The tragic incidents emerged as it was confirmed that the Cork town of Midleton suffers from one of Ireland’s highest suicide rates, with a section of the local cemetery now grimly nicknamed “suicide row”.
Midleton Town Council member Cllr Pat Buckley lost two brothers to suicide and was so appalled by the scale of local self-harm tragedies he set up the charity, Let’s Get Together.
He warned that, in Cork alone, suicide was now claiming a life every four days.
M/r Buckley said that Midleton, along with Mayfield in Cork city and Kanturk in north Cork, suffered from among the highest cluster suicide rates in the world.
“In the first eight months of this year, there have been about 60 suicides in Cork city and county. That is someone taking their own life every four days in just one county,” he said.
M/r Buckley lost his brothers Mark and James to suicide in 2002 and 2003.
He launched the charity in a desperate bid to highlight the escalating problem and to ensure that other families don’t endure the terrible pain his family have suffered.
“The tragedy is that I believe we could see over 900 suicides in Ireland this year,” M/r Buckley said.
“We set up Let’s Get Together in 2004 and we don’t have one cent in funding support from the Department of Health or the HSE. Everything we do, we have to fund ourselves.”
“The problem is now so serious it is terrifying,” he added.
Irish Scientists unlocking the secrets of our past
Irish Scientists are opening time capsules left by nature that may offer leads on evolution or extraterrestrial life
Scientists have become time travellers by finding new ways to recreate conditions from the past, sometimes using techniques that sound more like science fiction than science fact.
The really important part of the Jurassic Park story was not that dinosaur DNA was mixed with frog genes to make an inter-aeon, inter-species cocktail to populate a T-Rex theme park. It was that millions of years previously, mosquitoes had sucked on the blood of their dinosaur contemporaries before getting trapped in fossilised tree resin.
Thus was made the window to the past for Crichton and Spielberg to imagine the Frankensteinian folly of cloning dinosaur DNA taken from the contents of the preserved mosquito bellies.
In the real world, Jurassic Park raked in more than $900 million at the box office, such was the interest in the time-defying fantasy. And so it has always been: humans are interested in what has been before; and from where, what and indeed whom they have come.
The fantasy bioengineering of Crichton’s fictional enterprise could never happen, but nature has contrived to safely store away evidence that may yet open up new leads on evolution and even extra- terrestrial life.
The Irish time lords
Time to meet the time lords of Irish science. They are sifting through depths of mud and peering into the world’s oldest rocks to unlock Earth’s secret history.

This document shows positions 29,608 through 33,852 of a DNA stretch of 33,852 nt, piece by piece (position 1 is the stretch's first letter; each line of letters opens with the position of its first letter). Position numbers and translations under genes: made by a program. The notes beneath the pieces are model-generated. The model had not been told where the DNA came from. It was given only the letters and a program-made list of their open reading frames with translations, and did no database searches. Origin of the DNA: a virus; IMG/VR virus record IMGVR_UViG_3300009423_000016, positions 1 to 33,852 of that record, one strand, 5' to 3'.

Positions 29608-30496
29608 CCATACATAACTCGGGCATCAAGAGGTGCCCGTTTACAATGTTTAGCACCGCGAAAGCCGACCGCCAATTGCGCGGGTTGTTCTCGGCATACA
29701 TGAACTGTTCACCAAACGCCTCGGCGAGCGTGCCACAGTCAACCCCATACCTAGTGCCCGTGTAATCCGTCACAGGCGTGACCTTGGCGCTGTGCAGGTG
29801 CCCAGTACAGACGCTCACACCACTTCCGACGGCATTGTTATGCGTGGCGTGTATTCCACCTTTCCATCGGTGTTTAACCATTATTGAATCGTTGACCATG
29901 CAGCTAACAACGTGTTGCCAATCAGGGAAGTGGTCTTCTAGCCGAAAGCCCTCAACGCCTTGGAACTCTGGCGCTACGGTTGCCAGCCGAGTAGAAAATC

“I have a rock in my office that’s over four billion years old,” says Martin Feely, an expert in the origin and composition of rocks. “It’s a very famous piece of Earth’s crust from near Yellowknife in Canada.” He got the piece as a special favour from a colleague. “It’s the oldest known to man.”
Along with fellow geologist Alessandra Constanzo at NUI Galway’s Ryan Institute for environmental, marine and energy research, Feely is studying “epavorites”, such as halite and gypsum, to learn about the past.
“Evaporites are formed in hot and salty environments,” Dr Constanzo explains. “We have many that were formed over 250 million years ago in places such as Searles Lake near Death Valley in California. “Brine-rich environments got landlocked and cut off. As water evaporated, the brine was crystallised, forming the evaporites.”
The geologists are not only interested in the evaporites, however, but also in what may lie inside.
Prof Feely explains that, as the evaporites formed, so too did “imperfections at the atomic scale”. These imperfections trapped “mother fluid” from which the crystals grew. “The mother fluid contained, ergo, any microbes from the brine.”
The “fluid inclusions”, which Prof Feely calls “mini brine pools” inside the evaporites, might be “teeming with life”. And thus opens another window to past life.
Prof Feely and Dr Constanzo have joined with microbiologist Cindy Smith to take a geo-microbiological journey through time to investigate bacteria and algae trapped in fluid inclusions.
“These were extremophiles. They were thriving in hot, salty lakes – inhospitable places where no other organisms could make it,” says Dr Smith. Learning about them, trapped in their miniature time machines, “would be significant in understanding life millions of years ago”.
The researchers have found organic material and dead microbes in 250-million-year-old evaporites. In evaporites formed just over four years ago, they found living bacteria.
“We’re not sure whether they fall asleep or just tick over very slowly,” says Dr Smith. “But even a four-year-old bacterium, that’s very old – maybe the equivalent of a human living to be several million years old.”